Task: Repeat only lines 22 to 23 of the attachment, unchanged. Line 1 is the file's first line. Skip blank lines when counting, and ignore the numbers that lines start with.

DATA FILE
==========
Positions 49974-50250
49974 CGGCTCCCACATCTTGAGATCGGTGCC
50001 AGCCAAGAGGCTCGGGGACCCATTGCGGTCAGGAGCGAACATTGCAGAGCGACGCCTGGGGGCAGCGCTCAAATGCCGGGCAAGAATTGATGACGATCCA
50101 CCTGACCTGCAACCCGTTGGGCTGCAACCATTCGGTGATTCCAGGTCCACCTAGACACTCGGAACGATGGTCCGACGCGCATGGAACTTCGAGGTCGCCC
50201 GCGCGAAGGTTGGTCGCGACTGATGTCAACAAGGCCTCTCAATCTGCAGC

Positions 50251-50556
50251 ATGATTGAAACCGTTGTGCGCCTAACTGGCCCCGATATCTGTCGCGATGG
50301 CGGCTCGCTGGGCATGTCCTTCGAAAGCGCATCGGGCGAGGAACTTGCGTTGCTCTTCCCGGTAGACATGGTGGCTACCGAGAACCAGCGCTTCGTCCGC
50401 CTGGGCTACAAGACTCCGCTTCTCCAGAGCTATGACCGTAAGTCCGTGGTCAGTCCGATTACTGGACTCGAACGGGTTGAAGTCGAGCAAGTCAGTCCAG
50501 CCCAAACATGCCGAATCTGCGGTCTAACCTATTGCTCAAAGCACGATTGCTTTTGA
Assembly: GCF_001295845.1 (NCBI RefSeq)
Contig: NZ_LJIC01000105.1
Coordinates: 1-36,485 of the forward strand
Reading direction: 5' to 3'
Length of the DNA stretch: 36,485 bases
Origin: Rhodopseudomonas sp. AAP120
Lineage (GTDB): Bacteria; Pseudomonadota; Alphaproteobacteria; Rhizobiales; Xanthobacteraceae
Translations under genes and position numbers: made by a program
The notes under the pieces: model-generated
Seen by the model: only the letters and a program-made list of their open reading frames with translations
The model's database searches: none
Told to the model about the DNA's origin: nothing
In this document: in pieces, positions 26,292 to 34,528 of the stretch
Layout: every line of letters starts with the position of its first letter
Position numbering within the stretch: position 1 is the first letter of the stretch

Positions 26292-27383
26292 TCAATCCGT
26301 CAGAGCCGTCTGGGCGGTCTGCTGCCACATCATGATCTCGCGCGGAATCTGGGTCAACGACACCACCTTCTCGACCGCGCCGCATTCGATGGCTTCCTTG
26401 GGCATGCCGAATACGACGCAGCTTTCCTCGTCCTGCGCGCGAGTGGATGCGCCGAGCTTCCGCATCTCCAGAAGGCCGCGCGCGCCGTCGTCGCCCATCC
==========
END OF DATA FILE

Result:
Told to the model about the DNA's origin: nothing
In this document: in pieces, positions 26,292 to 34,528 of the stretch